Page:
Understand your transference.
Dr. Jacqueline Olds, Dr. Richard Schwartz, and Harriet Webster, in their book “Overcoming Loneliness in Everyday Life,” write:
“Transference is actually a simple concept. It means that we are not capable of experiencing a relationship as genuinely new and completely free of distortions. Instead, our experience with people in the present is colored by how we experienced important people in the past.”
In my psychotherapy sessions with couples, a most problematic hidden issue that’s always at work is this “transference.”
For example, I have had a middle-aged married couple, Marino and Marsha. They came to me for marriage therapy years ago.
Marino complained that his wife would always sleep in the couch of their bedroom. “I can’t understand, where it’s coming from,” he’d say.
Marsha was always belittled and unloved by her father since childhood. She accused her husband of treating her the same way.
Further exploration revealed Marsha’s string of broken romantic relationships before she got married to Marino.
When asked about it, Marsha shared that she got used to “distancing” herself from men. She admitted being fearful during any relationship.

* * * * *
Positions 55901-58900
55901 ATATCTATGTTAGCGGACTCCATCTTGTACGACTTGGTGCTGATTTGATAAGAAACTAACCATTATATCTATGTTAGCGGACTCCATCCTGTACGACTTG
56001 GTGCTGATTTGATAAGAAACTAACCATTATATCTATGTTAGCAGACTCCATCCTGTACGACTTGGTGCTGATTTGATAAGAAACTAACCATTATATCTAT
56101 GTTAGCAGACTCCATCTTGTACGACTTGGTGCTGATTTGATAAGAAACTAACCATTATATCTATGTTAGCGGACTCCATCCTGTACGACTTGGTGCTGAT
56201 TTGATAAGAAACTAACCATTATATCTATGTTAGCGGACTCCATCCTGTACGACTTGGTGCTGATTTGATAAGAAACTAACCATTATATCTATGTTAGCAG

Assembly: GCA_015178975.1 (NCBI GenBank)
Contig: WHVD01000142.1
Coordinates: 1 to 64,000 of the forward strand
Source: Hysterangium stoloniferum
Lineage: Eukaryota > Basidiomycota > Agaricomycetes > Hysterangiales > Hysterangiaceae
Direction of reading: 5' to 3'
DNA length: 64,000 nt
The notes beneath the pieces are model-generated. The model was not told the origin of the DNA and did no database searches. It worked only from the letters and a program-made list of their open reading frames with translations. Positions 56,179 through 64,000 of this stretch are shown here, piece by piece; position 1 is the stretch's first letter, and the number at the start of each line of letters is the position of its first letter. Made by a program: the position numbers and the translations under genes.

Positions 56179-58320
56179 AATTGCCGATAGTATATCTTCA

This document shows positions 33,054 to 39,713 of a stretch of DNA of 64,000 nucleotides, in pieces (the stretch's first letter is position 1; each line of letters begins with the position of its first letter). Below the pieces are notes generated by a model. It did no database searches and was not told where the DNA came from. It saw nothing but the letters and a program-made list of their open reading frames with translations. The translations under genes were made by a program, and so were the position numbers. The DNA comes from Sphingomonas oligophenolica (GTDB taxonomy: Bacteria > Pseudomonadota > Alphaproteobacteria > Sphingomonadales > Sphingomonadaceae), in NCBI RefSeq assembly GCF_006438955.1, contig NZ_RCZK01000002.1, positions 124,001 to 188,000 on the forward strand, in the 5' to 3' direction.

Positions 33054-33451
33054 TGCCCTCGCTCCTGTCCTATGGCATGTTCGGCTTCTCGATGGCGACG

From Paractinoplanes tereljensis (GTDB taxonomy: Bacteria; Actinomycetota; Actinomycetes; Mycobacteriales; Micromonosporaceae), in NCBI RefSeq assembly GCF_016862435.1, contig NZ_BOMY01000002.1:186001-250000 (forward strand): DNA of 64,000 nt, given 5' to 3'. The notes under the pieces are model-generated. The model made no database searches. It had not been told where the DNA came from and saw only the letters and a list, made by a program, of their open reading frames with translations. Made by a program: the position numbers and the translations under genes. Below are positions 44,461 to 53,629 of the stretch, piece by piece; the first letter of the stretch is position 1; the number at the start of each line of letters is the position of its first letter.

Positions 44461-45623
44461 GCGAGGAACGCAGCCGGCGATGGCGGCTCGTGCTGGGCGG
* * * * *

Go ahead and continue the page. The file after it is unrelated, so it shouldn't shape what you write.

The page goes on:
That’s especially so when men got too close fearing that they too will belittle her and withhold affection from her.
Most human relationships operate on automatic pilot. Much of the time. And, unconscious are the signals that are sent.
Psychotherapy can be like a lab course to understand transference in your relationships. And heal from it.
There, you test perceptions and feelings. You search for distortions left over from the past.
Healing starts when you realize the nature and extent of your psychological distortions in your relationship.
When you see that your relationship pattern is a function of unmetabolized “transference,” you could then choose to take appropriate action to change it.
Understand your transference in your relationships.